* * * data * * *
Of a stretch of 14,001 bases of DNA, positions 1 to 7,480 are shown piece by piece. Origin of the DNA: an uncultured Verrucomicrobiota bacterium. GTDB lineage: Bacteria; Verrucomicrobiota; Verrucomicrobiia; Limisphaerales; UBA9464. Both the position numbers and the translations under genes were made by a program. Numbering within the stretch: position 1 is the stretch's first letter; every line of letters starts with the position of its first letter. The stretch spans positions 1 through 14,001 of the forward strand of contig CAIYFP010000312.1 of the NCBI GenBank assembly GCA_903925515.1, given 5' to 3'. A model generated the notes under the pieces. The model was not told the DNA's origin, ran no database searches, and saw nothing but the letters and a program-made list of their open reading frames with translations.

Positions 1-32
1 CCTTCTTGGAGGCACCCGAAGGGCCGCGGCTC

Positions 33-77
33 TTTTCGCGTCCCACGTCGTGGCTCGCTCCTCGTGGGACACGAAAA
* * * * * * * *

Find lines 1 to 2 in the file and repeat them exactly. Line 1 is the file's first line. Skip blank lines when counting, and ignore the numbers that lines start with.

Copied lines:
Of a stretch of 14,001 bases of DNA, positions 1 to 7,480 are shown piece by piece. Origin of the DNA: an uncultured Verrucomicrobiota bacterium. GTDB lineage: Bacteria; Verrucomicrobiota; Verrucomicrobiia; Limisphaerales; UBA9464. Both the position numbers and the translations under genes were made by a program. Numbering within the stretch: position 1 is the stretch's first letter; every line of letters starts with the position of its first letter. The stretch spans positions 1 through 14,001 of the forward strand of contig CAIYFP010000312.1 of the NCBI GenBank assembly GCA_903925515.1, given 5' to 3'. A model generated the notes under the pieces. The model was not told the DNA's origin, ran no database searches, and saw nothing but the letters and a program-made list of their open reading frames with translations.

Positions 1-32